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Traditional Ecological Knowledge (TEK) is becoming more prominent in wildlife management decisions and policy making. The cooperation of TEK and Western science paradigms have been beneficial for conserving our natural resources and wildlife populations. However, there are still concerns with accepting TEK as part of wildlife management, policy, and regulations. With increasing challenges to wildlife conservation, it is vital to implement Indigenous TEK to form more robust and holistic approaches to wildlife management. Here, we present two case studies in the upper Midwest region of the United States involving the Ojibwe tribe that show the importance of TEK collaboration and how that knowledge can be used for the betterment of ecologically sensitive species—lake sturgeon and eastern timber wolves.
... This divide presents a paradox for many states in the Eastern and Midwestern United States like Indiana in which 97% of land is under private ownership: deer management relies heavily on the cooperation of local property owners who may be increasingly skeptical of hunters and unwilling to provide access to their land. Under the North American model (NAM) of wildlife conservation (Geist 1995, Geist et al. 2001, state agencies are entrusted to manage wildlife populations and their habitat for the equal benefit of all citizens, a principle known as the public trust ideal (Decker et al. 1996, Pomeranz et al. 2014). Yet the NAM's historical foundation and legal funding structure (i.e., financial reliance on fees collected from hunting permits) have advanced the concerns of white male hunters, affording little consideration to those of non-hunters, women, and other minorities (Yarbrough 2015, Peterson andNelson 2017). ...
Article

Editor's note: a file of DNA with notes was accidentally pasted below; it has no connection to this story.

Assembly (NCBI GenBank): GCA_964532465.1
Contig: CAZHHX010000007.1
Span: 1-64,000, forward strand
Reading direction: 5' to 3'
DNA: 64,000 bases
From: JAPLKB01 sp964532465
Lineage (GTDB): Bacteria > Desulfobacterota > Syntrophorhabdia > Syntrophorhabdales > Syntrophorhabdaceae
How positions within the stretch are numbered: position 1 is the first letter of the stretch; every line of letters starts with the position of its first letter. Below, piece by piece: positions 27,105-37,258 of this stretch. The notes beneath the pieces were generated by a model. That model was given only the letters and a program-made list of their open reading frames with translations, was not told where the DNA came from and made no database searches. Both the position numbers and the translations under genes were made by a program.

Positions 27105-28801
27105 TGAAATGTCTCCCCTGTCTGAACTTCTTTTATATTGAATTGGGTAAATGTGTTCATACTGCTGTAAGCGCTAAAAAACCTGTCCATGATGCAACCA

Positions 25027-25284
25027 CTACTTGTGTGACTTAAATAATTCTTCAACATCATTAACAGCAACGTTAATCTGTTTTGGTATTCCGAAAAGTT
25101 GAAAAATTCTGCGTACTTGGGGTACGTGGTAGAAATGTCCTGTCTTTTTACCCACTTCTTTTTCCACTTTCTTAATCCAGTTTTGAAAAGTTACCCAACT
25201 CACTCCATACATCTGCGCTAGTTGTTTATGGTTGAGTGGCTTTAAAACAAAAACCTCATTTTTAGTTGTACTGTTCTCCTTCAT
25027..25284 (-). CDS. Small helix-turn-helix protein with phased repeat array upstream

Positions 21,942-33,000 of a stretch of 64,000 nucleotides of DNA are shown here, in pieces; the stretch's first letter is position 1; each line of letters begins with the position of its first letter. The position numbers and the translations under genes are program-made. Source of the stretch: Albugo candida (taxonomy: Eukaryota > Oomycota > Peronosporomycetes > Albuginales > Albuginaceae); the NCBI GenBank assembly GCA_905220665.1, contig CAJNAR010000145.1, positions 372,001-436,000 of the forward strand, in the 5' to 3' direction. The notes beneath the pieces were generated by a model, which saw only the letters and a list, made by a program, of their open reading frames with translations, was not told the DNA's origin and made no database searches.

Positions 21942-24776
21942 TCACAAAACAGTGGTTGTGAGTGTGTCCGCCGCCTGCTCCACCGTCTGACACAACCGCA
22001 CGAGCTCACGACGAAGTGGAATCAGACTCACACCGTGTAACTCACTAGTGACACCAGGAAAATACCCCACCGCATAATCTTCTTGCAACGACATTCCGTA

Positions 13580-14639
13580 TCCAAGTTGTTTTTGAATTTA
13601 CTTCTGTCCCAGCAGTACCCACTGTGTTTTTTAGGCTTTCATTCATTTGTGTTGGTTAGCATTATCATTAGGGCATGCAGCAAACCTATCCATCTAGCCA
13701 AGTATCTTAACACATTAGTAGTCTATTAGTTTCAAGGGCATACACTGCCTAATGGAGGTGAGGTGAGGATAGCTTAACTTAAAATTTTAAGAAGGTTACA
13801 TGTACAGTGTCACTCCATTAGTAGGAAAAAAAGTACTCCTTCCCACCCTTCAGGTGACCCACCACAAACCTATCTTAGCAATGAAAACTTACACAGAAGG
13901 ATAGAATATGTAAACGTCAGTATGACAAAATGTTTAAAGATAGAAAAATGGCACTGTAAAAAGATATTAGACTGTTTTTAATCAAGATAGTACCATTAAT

In the United States, the management of white-tailed deer (Odocoileus virginianus) has typically focused on improving hunting opportunities and mitigating human-deer conflicts. Yet the expansion and diversification of human communities and activities implies that human-deer interactions may also be diversifying. Approaches based on complex adaptive systems theories have been posited as a way to better attend to the diversity of these interactions between humans and wildlife. Using Indiana as a case, this study draws from the Integrated Adaptive Behavior Model (IABM) to understand human-deer interactions as a complex system. We use empirical social science to understand how citizens across Indiana perceive deer populations, what outcomes they desire, and how these perceptions could be integrated into Indiana's deer management plan. In Indiana, neither wildlife managers nor researchers have assessed public perceptions of deer beyond hunting and farming stakeholders. From May to September 2019, we collected 59 semi-structured interviews and two focus groups (n = 14) with deer stakeholders including woodland owners, farmers, deer hunters, and urban area residents. Through mixed inductive-deductive coding, we found that Indiana citizens hold complex emotions toward deer regardless of their stakeholder identity. Factors influencing these emotions include past experiences, current livelihood and behavioral contexts, beliefs about responsibilities and ethics in deer management, and beliefs about other social groups. Our results suggest that the IABM, despite adding in much-needed complexity and realism to the analysis of human-wildlife interactions, still lacks explanatory power over several important dynamics that emerged from our interviews. Here, we discuss how mixed emotions, situational context, and power dynamics challenge conventional management approaches that focus narrowly on mitigating human-deer conflicts, and that reduce public interests to demographic categorizations. To better inform social-ecological governance, models of complex human behavior should account for power within management institutions and across management scales. Our work contributes a refined understanding of how multidimensional emotions and experiences influence public (dis)interest in natural resource management, and what this implies for managers who aim to balance competing social interests with ecological conditions.